Whether you’ve had some recent credit issues or you simply want to raise your score as high as you can, raising your credit score takes time and dedication. It’s very easy to lower your credit score, but rebuilding and/or raising your score takes time. While it isn’t going to happen overnight, it is easy to raise your score provided you have the patience to understand it will take months to see an improvement. Saving money starts with a good credit score.
Lower Your Balances
Ideally, you should pay off your credit card balances in full each month. However, that’s not always possible for some consumers. If you have a credit card balance and you want to raise your credit score, you need to lower those balances. Keeping the balance on your cards at less than 10 percent of the available credit will help you raise your credit score. For example, if your credit card has a $10,000 limit, you need to keep your balance at or below $1,000. You should start saving money now to lower your balances.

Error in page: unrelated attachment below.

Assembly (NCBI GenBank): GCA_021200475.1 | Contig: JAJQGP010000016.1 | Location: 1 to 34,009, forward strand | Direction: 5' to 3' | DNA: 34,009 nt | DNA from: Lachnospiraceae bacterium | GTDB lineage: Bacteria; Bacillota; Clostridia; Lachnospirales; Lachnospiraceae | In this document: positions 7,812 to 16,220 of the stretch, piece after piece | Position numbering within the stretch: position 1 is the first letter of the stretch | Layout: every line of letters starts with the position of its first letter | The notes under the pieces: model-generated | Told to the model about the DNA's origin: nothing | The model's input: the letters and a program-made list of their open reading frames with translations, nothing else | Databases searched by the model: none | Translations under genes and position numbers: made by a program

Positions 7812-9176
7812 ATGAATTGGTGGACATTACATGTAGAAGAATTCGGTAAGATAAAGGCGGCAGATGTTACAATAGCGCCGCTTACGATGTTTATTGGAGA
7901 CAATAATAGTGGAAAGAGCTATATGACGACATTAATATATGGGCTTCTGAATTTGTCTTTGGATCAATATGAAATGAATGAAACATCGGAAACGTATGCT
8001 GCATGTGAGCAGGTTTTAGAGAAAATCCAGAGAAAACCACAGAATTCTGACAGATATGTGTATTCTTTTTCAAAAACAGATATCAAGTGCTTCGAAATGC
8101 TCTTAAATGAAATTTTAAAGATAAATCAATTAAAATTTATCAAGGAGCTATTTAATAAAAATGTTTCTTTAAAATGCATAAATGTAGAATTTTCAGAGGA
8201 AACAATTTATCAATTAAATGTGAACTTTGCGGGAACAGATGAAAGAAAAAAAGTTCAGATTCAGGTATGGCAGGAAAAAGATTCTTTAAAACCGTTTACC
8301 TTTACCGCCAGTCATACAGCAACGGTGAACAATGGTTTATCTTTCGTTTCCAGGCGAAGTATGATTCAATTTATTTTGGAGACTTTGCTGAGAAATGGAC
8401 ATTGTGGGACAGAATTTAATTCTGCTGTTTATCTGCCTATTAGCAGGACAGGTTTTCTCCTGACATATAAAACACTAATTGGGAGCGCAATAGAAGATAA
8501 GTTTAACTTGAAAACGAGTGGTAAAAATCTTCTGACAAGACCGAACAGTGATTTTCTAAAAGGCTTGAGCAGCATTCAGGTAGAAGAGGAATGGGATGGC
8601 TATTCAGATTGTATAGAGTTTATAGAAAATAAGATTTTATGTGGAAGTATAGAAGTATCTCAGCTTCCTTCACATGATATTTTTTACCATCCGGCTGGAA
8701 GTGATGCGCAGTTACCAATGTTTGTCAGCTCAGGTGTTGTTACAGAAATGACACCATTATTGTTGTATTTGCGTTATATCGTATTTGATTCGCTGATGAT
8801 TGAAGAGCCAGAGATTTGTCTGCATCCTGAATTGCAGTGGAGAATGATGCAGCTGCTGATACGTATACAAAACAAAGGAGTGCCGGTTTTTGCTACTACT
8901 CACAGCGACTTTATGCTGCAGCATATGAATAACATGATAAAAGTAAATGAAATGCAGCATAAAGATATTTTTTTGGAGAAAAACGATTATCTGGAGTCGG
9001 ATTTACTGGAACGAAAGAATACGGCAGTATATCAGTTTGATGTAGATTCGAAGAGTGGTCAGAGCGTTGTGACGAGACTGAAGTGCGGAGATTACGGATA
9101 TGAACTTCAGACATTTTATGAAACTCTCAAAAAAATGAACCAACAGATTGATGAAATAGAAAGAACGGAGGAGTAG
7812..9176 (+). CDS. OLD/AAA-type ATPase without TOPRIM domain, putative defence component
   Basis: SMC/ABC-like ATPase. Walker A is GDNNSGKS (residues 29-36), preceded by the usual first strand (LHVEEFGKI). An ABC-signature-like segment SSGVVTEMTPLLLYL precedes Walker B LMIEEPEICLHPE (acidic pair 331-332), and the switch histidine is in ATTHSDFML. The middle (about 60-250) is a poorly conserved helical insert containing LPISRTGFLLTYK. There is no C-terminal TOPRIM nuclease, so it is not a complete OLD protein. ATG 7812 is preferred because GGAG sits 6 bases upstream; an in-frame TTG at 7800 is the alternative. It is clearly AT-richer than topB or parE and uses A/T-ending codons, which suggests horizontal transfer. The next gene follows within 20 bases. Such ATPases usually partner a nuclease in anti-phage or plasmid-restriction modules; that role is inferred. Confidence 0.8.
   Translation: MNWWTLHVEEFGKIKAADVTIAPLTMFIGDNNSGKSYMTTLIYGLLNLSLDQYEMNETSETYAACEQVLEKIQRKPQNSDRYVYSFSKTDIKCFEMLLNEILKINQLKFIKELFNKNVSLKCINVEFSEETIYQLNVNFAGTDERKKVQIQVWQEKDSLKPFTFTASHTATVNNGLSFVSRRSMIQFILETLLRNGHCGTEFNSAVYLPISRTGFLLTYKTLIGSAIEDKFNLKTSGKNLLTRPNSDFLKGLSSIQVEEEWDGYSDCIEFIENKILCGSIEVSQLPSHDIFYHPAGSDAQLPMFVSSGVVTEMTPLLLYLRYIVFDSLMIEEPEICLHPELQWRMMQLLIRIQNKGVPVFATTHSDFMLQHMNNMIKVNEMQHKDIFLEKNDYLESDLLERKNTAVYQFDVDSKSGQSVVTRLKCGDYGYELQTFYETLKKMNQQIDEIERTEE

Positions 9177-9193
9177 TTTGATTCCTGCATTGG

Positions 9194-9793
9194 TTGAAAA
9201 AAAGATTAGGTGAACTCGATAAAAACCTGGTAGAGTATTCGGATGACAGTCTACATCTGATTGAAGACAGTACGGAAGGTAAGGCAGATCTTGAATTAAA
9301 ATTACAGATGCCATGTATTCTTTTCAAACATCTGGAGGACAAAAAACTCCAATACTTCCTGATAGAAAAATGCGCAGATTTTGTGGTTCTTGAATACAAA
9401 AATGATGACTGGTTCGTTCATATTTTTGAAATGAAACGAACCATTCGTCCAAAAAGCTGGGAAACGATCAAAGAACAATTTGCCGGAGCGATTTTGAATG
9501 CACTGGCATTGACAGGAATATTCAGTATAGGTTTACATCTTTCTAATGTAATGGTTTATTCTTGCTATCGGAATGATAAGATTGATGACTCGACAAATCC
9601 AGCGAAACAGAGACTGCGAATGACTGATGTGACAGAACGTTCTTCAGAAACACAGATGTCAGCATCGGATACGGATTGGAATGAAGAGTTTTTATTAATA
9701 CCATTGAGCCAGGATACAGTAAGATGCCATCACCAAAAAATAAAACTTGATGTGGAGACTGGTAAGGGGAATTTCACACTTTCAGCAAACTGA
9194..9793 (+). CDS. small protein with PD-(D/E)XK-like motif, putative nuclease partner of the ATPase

Pay On Time Every Time
If your credit card payment is due on the 10th and you make your payment online at midnight on the 11th, you are considered late. Even though it’s only one minute past the due date, you just made a late credit card payment that will appear on your credit report. You have to pay on time, every time if you want to raise your credit score.
Get Rid of Small Cards
You can start saving money and building your credit score significantly if you get rid of small balances. For example, if you have a $100 balance on a card with a $500 limit, pay it off. Having small balances on small cards hurts your credit score.
Don’t Apply for Numerous Accounts
One of the biggest mistakes many people make when trying to raise their credit score is to apply for every single credit offer they encounter. Yes, it’s tempting to apply for that airline credit card to receive the 50,000 bonus miles you get upon approval but even if you have no intention of using that card for anything else, the application puts a dent in your credit score. Every time you apply for credit of any sort your credit score drops three to five points. That means that every store card you apply for to get that application discount actually costs you more than just paying for your items without the 15 percent discount.